Ben Affleck has had an interesting career in entertainment. After years of toiling as an unknown, he burst to fame when he and Matt Damon won a Best Original Screenplay Oscar for Good Will Hunting – a film they not only wrote but also starred in together.
Since then, Affleck has turned in some very memorable acting performances. Sometimes those movies were memorable because the acting was so atrocious. Yet, in an equal number of films he has turned in great performances.
Take for instance the film Armageddon. Released the year after Good Will Hunting, this disaster flick was a huge step for Affleck. The film starred Bruce Willis and featured Affleck as a part of a talented cast of supporting players. The ensemble included Liv Tyler, Billy Bob Thornton, Steve Buscemi, and Michael Clarke Duncan.
I thought Affleck showed off great acting chops as the movie’s romantic leading man opposite Tyler as Willis’ daughter. It teased that Affleck had the potential to be a reliable romantic lead in the right vehicles.
And the prophecy did come true, at least to a certain degree. In certain films, Affleck is great. Then there are the films like Pearl Harbor, Daredevil, Gili, and Jersey Girl which I regard as disturbingly bad.
One film I really enjoyed Affleck in was Hollywoodland. In this film, Affleck played George Reeves. Reeves gained fame as the title character in the 1950s Adventures of Superman television series. After battling being type cast his entire career, Reeves died under unusual circumstances.
Affleck was brilliant. He perfectly captured Reeves’ demeanor both as a troubled man and as an actor playing the role of the world’s greatest superhero.
Given how well Affleck recreated scenes as Superman for Hollywoodland, I thought his being cast as Batman years later was fantastic. I read about how he and director Zack Snyder were going to embrace Batman as a more mature, middle-aged hero. I read how Affleck was planning to put on 20 pounds of muscle for the role. Everything sounded like he’d be great. Boy was I wrong.
Batman v Superman and Justice League were both horrible movies, with Affleck being utterly unconvincing as either billionaire Bruce Wayne or his alter ego. He also was cursed with terrible scripts and the worst Batman costume of any of the big budget films.
There was really nothing redeeming about either film. The first one is barely watchable. The second one only makes sense if you watch the four-hour director’s cut, which isn’t worth the time investment. In short, Affleck’s Batman was a flop.
That doesn’t mean Affleck is a bad actor. He is very good in certain roles. But when he is miscast, it is painful.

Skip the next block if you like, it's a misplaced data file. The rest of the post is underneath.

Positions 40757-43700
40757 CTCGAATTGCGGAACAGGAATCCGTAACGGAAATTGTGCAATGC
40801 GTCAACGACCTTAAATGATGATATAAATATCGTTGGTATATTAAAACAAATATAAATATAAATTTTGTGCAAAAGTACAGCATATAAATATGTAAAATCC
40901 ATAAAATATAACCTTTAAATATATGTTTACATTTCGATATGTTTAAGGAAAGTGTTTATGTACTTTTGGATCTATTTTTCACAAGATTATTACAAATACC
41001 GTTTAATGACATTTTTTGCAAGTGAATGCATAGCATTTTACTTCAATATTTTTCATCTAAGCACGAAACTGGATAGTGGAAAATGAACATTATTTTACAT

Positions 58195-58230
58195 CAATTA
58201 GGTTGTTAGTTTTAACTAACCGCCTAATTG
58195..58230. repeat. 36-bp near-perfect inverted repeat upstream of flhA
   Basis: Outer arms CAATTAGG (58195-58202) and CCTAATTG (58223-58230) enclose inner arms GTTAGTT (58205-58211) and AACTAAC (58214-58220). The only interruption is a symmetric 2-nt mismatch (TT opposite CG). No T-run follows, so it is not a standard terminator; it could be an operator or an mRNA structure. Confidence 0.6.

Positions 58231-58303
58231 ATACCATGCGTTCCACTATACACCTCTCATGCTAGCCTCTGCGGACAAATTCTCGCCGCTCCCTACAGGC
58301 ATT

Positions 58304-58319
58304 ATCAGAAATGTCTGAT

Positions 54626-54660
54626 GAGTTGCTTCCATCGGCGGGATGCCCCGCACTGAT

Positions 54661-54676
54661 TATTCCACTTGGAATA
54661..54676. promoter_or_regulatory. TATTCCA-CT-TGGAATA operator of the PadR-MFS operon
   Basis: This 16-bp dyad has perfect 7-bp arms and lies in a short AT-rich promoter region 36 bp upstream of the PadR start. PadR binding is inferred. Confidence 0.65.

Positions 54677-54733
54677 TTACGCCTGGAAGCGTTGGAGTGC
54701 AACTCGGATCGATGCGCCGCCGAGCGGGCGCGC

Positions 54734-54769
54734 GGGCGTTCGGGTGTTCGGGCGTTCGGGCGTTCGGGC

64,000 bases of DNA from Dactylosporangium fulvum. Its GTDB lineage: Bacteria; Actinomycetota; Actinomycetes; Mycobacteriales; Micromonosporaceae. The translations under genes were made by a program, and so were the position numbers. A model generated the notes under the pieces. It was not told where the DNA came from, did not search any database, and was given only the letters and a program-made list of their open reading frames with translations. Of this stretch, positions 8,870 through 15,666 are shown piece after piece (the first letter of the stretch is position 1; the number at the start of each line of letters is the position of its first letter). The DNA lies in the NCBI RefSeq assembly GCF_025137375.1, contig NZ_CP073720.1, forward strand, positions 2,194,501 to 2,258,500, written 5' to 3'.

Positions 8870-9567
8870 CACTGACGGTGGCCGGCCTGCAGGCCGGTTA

One role that Affleck does stand out in is as Charlie Maguire in the George Clooney directed 2021 dramady The Tender Bar. The film is about a young boy named JR and his mother Dorothy who move in with Dorothy’s parents after her marriage to JR’s father fails. Chaos ensues, sometimes funny and sometimes sad.
Although Affleck has star billing, he plays a supporting role: JR’s maternal uncle. It is a personal pet peeve of mine when a supporting actor gets top billing. It tarnishes the film as somehow not what it claims to be. But that’s a minor point.
The Tender Bar is based on the memoir of the same name by JR Moehringer. Affleck’s Uncle Charlie is a bar owner and unlikely surrogate father figure to JR.
It’s an enjoyable film. It’s not the best film I’ve ever seen, but I liked it.
The first thing that popped into my head after watching the movie is that Ben Affleck deserves an Oscar nomination for this role. He actually disappeared into the role, whereas in some of his less impressive acting roles he is just saying the lines.
Affleck is a bit of an Oscar darling, having won as a writer for Good Will Hunting and for best picture for Argo which he produced and directed. So, when the nominations were announced for the 2022 Academy Awards, I was surprised that Affleck wasn’t named in the Best Supporting Actor category for The Tender Bar. It’s the best acting he’s ever done.
Some people argue that the term “Oscar snub” has to reflect an organized coalition against a certain film or filmmaker. That’s not how I define the term. My thought process in citing an Oscar snub is by the dictionary definition of it being an act of ignoring.
The Academy didn’t conspire to deprive Affleck of what may be his best chance of ever being considered for an acting trophy to display with his other Oscars. They just favored other performers this year. But it’s disappointing all the same.
If you haven’t seen it yet, give The Tender Bar a viewing. If you’re a Ben Affleck fan, you’ll love his performance. Even if you aren’t an Affleck fan, you’ll still enjoy it because he does a damn good job. Tye Sheridan, who stars as JR, is also very impressive and Clooney offers a good directing effort. It’s worth watching.
Peace. Love. Trust.
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